--- End code ---
This matches any package which is purely virtual: that is, its name is provided by a package or mentioned in a dependency, but no package of that name exists.

--- Code: ---aptitude search ~v | less
--- End code ---
This  matches any installed package which can be upgraded

--- Code: ---aptitude search ~U | less
--- End code ---
Lists all firefox packages:

--- Code: ---aptitude search firefox | less
--- End code ---
This will list all packages containing word "fire":

--- Code: ---aptitude search fire | less
--- End code ---
This will list all installed packages containing word "fire":

--- Code: ---aptitude search ~ifire | less
--- End code ---
To display detailed information about package use show flag:

--- Code: ---aptitude show firefox
--- End code ---

Installing .deb packages:
If you downloaded .deb package from the internet there are two methods available to install software.
1. Find the .deb package double click .on it,(or type gdebi-gtk in the terminal and  open the file with gdebi package manager) and click install.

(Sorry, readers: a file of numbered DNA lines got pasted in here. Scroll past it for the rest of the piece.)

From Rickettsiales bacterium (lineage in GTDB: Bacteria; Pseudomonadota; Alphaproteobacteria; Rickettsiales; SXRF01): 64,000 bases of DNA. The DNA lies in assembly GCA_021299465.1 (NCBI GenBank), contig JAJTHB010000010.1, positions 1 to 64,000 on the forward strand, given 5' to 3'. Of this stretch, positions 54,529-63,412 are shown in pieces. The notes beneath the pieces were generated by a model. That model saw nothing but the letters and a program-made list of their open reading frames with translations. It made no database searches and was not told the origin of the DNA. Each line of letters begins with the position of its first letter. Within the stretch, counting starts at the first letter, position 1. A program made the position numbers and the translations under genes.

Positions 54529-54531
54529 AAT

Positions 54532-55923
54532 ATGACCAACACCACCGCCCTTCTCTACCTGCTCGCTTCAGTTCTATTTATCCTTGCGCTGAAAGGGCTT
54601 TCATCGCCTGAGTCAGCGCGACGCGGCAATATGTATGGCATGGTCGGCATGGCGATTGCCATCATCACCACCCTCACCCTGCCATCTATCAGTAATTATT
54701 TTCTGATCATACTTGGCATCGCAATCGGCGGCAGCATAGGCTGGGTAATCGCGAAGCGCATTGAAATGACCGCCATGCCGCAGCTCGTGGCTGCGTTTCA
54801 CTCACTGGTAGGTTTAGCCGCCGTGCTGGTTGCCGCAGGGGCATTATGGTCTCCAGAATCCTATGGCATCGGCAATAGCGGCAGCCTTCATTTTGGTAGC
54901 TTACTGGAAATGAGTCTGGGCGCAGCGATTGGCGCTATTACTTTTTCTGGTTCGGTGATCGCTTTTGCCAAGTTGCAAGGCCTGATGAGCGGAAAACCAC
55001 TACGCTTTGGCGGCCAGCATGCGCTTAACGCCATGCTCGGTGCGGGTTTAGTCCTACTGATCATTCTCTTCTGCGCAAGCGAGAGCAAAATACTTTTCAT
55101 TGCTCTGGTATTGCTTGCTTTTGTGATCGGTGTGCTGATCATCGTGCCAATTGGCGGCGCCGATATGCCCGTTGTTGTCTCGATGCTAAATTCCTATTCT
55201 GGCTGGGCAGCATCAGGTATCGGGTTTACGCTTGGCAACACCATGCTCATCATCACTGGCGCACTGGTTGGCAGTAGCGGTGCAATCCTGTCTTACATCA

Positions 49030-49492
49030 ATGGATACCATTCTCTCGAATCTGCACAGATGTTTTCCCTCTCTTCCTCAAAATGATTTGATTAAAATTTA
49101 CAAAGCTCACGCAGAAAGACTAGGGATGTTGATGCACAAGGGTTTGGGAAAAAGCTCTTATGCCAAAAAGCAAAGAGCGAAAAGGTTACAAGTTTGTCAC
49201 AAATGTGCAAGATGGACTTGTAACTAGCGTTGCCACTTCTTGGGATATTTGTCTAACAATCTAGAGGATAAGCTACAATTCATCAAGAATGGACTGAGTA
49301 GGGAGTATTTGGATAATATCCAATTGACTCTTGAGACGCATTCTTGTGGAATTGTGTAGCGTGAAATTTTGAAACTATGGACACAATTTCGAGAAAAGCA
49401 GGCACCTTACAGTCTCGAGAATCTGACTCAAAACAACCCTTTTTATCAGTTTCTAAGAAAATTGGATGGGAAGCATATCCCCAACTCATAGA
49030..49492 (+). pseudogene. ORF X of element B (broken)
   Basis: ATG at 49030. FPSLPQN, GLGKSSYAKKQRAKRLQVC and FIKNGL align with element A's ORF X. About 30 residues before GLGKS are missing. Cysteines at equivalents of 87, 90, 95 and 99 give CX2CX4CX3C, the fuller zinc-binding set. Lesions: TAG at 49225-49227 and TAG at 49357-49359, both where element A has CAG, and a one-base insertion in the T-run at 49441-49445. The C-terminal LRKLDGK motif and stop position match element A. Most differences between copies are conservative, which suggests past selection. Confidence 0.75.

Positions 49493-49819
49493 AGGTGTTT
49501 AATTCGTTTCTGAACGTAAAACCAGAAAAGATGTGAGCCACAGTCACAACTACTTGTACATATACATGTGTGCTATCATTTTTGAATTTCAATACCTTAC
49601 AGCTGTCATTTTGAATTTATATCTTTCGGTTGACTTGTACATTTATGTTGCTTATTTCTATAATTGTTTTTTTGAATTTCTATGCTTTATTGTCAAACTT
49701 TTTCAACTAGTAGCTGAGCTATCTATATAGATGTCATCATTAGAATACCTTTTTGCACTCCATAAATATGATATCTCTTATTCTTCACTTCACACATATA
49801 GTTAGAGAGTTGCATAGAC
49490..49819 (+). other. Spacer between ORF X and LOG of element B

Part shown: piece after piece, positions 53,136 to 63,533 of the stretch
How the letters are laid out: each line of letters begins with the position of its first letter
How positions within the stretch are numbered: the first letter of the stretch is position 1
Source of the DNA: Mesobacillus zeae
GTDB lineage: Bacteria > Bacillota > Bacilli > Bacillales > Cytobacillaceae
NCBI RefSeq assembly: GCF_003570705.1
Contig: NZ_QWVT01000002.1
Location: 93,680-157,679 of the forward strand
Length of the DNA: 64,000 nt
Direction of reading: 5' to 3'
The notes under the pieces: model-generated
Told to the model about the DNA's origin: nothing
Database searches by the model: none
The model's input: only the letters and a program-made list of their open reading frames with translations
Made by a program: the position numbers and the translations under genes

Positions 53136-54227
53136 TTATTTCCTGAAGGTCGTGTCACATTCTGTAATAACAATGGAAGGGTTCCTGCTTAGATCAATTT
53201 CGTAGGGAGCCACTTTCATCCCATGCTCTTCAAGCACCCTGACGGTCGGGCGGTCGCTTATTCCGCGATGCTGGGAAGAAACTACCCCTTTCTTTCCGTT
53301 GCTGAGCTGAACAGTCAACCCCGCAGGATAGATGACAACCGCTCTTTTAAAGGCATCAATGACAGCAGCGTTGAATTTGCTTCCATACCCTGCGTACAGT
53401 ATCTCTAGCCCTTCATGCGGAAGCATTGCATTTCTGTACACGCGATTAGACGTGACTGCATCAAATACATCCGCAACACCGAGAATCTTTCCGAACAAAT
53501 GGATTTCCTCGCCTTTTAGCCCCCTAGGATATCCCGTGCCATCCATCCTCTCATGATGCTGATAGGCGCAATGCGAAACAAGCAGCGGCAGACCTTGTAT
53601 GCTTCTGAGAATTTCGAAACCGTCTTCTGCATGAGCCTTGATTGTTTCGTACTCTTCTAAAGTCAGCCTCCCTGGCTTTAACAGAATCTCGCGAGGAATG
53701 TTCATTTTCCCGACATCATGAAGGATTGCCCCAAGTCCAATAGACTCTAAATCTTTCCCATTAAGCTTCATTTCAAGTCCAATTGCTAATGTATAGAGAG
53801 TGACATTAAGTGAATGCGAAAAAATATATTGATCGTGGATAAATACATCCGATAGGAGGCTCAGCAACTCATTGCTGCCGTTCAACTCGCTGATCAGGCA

2. Open the terminal,

--- Code: ---cd path_to_the_directory_that_contains_the_.deb_file
--- End code ---
Example: If you saved it in /home/user/Downloads type cd /home/user/Downloads
This will list all .deb files in the directory, it will help you with the next step because you will need .deb file's name.

--- Code: ---ls *.deb
--- End code ---
Install it with this, just change "filename" to the deb package name.

--- Code: --- sudo dpkg -i filename.deb
--- End code ---

Installing .run files

--- Code: ---cd path_to_the_directory_that_contains_the_.run_file
--- End code ---

--- Code: ---chmod +x
--- End code ---

--- Code: ---./
--- End code ---
or if it needs root permision

--- Code: ---sudo ./
--- End code ---

Installing .sh files

--- Code: ---cd path_to_the_directory_that_contains_the_.sh_file
--- End code ---

--- Code: ---chmod +x 
--- End code ---

--- Code: ---./
--- End code ---
if it needs root permission

--- Code: ---sudo ./
--- End code ---